A year after the tragic explosion and oil spill in the Gulf of Mexico, how are residents coping?
It's been a full year since the fire and explosion that killed 11 crewmen on the Deepwater Horizon rig.
Shelley Anderson, the wife of one of the victims said, "I just do what I can one day at a time I don't normally plan past a week or two. We just keep moving forward as best we can."
For 365-days, this region, these people…have been fighting the effects of the oil in a battle that is still far from over.
Plaquemines Parish President Billy Nungesser said, "We've got isolated areas where there is still oil washing up from the bottom. Bay Jimmy, Pass a Loutre, Elmers Island, Grand Isle."
Sixty-six miles of Gulf coastline are still either moderately or severely oiled.
A thousand square miles of fishing waters remain closed and the loss in tourism revenues is expected to reach 22-billion dollars by next year.
"It's gonna be a battle to get the fishermen back…to get the people back eating the seafood and that is going to take a concentrated effort,” said Nungesser.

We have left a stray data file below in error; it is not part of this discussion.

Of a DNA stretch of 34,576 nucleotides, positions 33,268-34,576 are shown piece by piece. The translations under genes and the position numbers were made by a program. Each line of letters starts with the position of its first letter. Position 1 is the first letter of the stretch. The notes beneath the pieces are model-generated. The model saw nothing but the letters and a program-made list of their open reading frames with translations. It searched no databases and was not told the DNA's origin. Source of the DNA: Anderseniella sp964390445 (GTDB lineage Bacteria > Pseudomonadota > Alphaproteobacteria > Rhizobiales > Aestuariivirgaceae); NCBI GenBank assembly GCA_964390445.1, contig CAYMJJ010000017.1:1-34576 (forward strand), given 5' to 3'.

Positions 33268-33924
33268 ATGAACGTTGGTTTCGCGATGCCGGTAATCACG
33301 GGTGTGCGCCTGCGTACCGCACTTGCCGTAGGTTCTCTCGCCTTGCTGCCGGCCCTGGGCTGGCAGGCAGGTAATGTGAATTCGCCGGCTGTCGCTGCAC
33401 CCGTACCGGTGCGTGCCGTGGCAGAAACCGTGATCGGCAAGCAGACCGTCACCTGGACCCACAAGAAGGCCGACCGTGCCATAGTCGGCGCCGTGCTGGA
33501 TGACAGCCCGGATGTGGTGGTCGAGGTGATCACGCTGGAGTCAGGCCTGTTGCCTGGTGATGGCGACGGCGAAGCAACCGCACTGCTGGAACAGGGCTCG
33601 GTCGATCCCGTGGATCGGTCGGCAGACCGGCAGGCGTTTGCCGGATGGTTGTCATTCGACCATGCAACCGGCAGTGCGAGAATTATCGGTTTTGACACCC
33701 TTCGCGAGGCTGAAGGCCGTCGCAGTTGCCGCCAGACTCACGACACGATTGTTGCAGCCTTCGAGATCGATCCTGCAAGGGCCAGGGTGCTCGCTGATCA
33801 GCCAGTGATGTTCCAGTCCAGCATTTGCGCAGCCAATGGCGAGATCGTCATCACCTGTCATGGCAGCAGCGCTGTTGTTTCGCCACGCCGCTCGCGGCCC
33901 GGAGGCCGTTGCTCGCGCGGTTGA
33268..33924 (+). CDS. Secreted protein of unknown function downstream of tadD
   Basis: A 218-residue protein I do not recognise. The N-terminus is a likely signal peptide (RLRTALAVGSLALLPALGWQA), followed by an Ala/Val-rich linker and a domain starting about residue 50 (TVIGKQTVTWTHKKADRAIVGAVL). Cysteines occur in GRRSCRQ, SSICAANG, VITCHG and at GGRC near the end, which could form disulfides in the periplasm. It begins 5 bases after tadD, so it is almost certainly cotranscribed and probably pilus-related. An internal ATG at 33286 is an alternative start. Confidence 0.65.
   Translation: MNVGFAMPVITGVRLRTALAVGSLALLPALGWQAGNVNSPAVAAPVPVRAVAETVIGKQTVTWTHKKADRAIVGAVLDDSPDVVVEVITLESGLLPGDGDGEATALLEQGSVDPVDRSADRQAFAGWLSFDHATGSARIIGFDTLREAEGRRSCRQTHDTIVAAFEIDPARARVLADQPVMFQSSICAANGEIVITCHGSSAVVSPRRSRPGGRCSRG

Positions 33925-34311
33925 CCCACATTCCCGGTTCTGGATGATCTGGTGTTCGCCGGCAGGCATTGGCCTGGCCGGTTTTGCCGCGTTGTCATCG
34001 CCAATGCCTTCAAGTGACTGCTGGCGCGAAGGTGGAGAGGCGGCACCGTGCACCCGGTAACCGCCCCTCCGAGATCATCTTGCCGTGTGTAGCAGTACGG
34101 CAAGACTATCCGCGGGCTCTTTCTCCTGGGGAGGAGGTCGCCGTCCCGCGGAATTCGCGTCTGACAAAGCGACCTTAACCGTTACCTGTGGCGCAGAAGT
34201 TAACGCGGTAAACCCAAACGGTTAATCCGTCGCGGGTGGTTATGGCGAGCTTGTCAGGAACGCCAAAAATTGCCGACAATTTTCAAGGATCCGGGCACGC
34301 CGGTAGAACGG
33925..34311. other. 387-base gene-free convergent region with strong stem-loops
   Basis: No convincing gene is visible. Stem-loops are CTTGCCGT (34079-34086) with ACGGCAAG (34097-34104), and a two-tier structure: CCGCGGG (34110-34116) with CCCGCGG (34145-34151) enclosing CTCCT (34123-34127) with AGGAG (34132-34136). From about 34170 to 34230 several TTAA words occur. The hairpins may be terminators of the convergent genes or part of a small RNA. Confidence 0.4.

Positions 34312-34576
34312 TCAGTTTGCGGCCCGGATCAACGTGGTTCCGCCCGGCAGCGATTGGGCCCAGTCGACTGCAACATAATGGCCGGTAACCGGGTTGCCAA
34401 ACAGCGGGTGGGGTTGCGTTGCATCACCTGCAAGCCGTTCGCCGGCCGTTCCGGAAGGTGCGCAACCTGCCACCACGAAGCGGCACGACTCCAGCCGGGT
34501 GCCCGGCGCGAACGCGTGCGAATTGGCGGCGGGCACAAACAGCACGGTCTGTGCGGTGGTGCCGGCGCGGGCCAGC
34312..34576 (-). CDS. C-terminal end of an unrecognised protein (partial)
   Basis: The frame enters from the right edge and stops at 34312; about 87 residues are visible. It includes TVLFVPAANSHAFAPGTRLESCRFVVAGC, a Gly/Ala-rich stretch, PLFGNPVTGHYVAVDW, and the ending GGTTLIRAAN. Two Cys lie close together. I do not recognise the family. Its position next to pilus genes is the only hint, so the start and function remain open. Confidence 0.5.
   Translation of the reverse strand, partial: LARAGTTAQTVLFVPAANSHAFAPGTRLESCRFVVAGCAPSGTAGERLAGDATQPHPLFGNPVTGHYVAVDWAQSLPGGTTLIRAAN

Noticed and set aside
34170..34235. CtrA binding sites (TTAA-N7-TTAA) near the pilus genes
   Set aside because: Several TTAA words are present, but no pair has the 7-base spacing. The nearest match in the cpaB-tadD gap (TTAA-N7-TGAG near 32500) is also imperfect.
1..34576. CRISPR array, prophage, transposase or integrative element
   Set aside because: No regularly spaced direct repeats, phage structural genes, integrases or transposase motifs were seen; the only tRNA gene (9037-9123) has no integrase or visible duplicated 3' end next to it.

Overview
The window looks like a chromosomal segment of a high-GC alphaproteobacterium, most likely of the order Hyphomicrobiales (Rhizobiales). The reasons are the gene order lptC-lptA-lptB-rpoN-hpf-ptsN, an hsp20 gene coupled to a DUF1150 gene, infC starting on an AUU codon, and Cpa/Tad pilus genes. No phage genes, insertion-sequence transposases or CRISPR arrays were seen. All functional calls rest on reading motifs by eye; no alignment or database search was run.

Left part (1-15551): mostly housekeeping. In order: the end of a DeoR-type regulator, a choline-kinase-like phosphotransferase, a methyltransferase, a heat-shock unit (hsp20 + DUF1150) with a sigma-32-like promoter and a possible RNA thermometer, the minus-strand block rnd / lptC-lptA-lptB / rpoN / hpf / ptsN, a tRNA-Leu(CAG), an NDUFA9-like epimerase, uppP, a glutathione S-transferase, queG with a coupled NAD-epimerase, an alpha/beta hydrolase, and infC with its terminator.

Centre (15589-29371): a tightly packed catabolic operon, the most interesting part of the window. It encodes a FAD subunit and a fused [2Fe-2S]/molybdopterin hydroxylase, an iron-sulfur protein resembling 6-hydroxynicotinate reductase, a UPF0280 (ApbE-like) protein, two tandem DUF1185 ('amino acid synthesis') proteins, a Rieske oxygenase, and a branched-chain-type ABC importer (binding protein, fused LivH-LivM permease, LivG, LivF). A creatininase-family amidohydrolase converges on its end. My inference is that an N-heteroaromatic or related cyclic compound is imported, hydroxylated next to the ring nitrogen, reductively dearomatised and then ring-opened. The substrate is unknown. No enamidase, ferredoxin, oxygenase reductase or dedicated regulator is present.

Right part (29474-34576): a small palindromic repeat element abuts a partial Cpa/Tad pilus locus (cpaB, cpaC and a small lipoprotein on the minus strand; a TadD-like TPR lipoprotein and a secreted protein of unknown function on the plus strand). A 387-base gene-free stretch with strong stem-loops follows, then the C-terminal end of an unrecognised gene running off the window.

There are signs of progress. Fishermen, shrimpers and oystermen are back in the water.
The charter business is slowly building as well.
"The fishing has never been better…the seafood's great," said Nungesser.
But for many, a year later, it's still a struggle to keep their heads above the water financially.
Oysterman Mitch Jurisich said, “If we can get back to thirty percent of what we normally we'll be, I know it's crazy to say this, somewhat satisfied because at least we'll be able to do something to pay the bills."
If one thing is clear now, it's that getting back to that normal is going to take a lot longer than a year.